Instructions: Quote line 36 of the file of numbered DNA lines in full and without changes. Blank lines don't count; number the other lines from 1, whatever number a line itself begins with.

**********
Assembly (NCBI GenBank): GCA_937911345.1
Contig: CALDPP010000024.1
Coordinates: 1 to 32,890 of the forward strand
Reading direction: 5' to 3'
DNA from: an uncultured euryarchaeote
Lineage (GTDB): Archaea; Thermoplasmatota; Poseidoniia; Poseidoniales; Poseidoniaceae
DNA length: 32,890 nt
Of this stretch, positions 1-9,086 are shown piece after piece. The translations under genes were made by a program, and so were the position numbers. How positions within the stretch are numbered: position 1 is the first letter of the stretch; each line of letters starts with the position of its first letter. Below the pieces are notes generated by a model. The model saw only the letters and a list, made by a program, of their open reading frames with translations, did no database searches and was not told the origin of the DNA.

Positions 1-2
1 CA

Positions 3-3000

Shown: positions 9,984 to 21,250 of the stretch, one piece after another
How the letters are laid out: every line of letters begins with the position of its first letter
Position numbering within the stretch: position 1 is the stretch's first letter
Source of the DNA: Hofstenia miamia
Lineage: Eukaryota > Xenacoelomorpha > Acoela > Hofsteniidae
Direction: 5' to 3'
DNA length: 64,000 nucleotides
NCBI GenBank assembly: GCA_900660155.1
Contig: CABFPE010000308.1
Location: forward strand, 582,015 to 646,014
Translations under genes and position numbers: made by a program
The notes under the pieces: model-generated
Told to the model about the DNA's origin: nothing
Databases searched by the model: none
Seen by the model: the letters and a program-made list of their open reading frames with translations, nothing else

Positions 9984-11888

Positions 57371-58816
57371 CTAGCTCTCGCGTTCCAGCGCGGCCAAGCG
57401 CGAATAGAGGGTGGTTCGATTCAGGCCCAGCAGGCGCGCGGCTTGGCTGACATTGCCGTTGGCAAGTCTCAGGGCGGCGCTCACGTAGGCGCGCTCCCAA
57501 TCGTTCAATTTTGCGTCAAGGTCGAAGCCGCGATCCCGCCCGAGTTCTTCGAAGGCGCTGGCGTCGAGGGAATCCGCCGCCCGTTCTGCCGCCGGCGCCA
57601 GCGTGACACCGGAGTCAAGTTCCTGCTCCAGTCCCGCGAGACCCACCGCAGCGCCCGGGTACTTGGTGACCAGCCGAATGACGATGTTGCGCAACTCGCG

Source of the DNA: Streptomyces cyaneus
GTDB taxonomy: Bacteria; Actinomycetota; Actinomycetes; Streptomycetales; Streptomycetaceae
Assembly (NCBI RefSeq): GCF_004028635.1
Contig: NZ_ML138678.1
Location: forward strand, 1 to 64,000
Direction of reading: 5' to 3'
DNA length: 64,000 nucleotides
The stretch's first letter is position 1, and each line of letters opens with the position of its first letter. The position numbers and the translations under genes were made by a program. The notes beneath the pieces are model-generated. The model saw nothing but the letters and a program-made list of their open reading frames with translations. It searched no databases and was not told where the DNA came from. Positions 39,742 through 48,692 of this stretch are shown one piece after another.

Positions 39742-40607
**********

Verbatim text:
Contig: NZ_ML138678.1